Attitude is everything

While the Duchenne Muscular Dystrophy has gradually robbed Nate of his ability to walk, it has not impacted the 43 muscles that enable him to smile.

During a recent hour-long conversation in his family’s south-Canton home, his face lit up when topics like University of Michigan athletics, video games and Canton High School sports popped up.

“Nate’s attitude through this entire journey has been awesome,” Andrea said. “He inspires us daily.”

Nathan Miller is pictured with members of his brothers sand soccer team during a tournament in Grand Haven
Nathan Miller is pictured with members of his brother Nicks sand soccer team during a tournament in Grand Haven

When Andrea and Ryan were asked where they find the strength to navigate the toughest days of Nathan’s battle, Andrea looked directly at Ryan and said: “From each other.”

“We’ve learned that a lot of couples don’t make it through these situations; a lot of marriages end in divorce,” she said. “I’m not sure how people do it without a partner to lean on.”

When discussing the past eight years, the Millers shared several uplifting anecdotes.

This past spring, Canton’s girls soccer team dedicated a fundraising game against Plymouth to Nate by decorating their faces with temporary Ninja Turtle tattoos, wearing bright-green Ninja Turtle-themed headbands and posing with Nate in a heartwarming post-game photo.

Feel-good gesture

Another gesture that makes one’s spine tingle with joy involves Pioneer Middle School teacher James Buhro, who was set to retire following the 2021-22 school year.

“Last summer, Mr. Buhro told the Pioneer principal that he wanted to delay his retirement one year so he could be Nate’s para-pro,” Ryan said. “He said he wanted Nate’s eighth-grade year to be a great one.”

The Millers said Plymouth-Canton Community Schools have been terrific at cooperating with Nate’s special needs.

“Not long after Nate was diagnosed, we heard nightmarish stories from families impacted by Duchenne about how unsupportive a lot of communities and school districts were with their children,” Ryan said. “But the school district here has been amazing.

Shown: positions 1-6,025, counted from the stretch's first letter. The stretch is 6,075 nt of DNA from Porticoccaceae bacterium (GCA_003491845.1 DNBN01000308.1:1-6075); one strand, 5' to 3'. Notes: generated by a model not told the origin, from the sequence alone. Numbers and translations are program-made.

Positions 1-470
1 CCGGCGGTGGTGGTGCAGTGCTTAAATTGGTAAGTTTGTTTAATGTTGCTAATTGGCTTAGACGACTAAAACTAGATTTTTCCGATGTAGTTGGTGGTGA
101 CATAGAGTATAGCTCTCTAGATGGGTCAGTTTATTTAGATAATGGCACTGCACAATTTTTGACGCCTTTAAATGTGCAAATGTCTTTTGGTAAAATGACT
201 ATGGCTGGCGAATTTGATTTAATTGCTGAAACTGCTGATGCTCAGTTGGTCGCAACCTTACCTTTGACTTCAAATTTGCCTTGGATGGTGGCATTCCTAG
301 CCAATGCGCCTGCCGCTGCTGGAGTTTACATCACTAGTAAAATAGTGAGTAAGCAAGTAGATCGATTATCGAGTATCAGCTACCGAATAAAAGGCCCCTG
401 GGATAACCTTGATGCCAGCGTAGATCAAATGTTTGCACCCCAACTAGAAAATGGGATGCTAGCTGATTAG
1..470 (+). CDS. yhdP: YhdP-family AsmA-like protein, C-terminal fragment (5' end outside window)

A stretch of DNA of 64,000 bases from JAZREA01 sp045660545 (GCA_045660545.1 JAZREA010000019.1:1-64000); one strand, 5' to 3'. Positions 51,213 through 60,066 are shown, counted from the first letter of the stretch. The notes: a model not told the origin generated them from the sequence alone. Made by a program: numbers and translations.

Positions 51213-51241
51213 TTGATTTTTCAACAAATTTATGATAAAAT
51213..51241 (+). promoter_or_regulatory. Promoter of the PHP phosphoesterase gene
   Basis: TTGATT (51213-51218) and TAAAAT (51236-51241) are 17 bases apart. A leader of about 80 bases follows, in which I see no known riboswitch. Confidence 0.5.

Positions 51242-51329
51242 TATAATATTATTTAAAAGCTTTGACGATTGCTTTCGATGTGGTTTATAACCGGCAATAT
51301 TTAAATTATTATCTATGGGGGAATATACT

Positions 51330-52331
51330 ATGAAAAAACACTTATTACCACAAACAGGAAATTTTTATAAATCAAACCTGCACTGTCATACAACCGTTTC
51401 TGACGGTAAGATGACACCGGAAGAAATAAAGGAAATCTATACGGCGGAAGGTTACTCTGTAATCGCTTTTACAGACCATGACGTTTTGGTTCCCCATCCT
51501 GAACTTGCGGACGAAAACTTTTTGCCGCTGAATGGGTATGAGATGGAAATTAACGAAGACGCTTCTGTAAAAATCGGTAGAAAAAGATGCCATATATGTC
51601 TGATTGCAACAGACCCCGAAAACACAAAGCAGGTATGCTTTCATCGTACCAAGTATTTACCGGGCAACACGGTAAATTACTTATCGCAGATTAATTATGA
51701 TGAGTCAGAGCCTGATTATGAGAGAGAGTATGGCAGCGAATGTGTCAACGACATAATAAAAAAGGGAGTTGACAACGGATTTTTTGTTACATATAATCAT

“The principal at Workman Elementary when Nate was there — Jim Burt — told us whatever we need, let him know. And Pioneer Middle School didn’t have a wheelchair-accessible bathroom, so they redesigned one for Nate.”

Nate finished his middle school academic career at Pioneer with a sterling 4.0 grade-point average, one of just 40-something eighth-graders to do so.

College hoops connection

And Nate has become a cherished member of the Wayne State University men’s basketball team thanks to an organization called Team Impact, which matches children facing serious illnesses with college sports teams.

The Wayne State University basketball program held a Signing Day for Nate
The Wayne State University basketball program held a Signing Day for Nate

“They treat Nate like he’s one of the team,” Ryan said of the  Wayne State’s hoops team. “He gets to attend closed practices, he’s on the court during pre-game introductions, giving all the players high-fives, and he’s invited in the locker room after wins.

“They even had a signing day for him, putting his picture and name up on the big screen and making a hype video for him. Those guys have been awesome.”

Nate has bonded with a group of Nick’s travel-soccer buddies, all of whom attend Salem High School (Nick was the only one of the group to draw Canton).

“When Salem’s soccer team made a run to the final four last year, they made sure to include Nate in post-game team photos whenever they earned a trophy,” Ryan said. “Pretty cool stuff.”

Hoping for a breakthrough

The weekly infusions Nate receives help give him strength and maintain heart and lung capacity.

Promising news for Duchenne patients is emerging as a gene therapy trial was recently approved for 3- to 5-year-olds that has proven to repair the broken DNA strands that cause the disease.

In the meantime, the Millers will continue to fight, smile and live life to the fullest.

Because, after all, that’s what true Ninjas do.

If you have a story idea for SocialHouseNews.com, please contact Ed Wright at 734-664-4657 or edwright@socialhousenews.com.

Digiqole Ad
after post 1

Ed Wright

Related post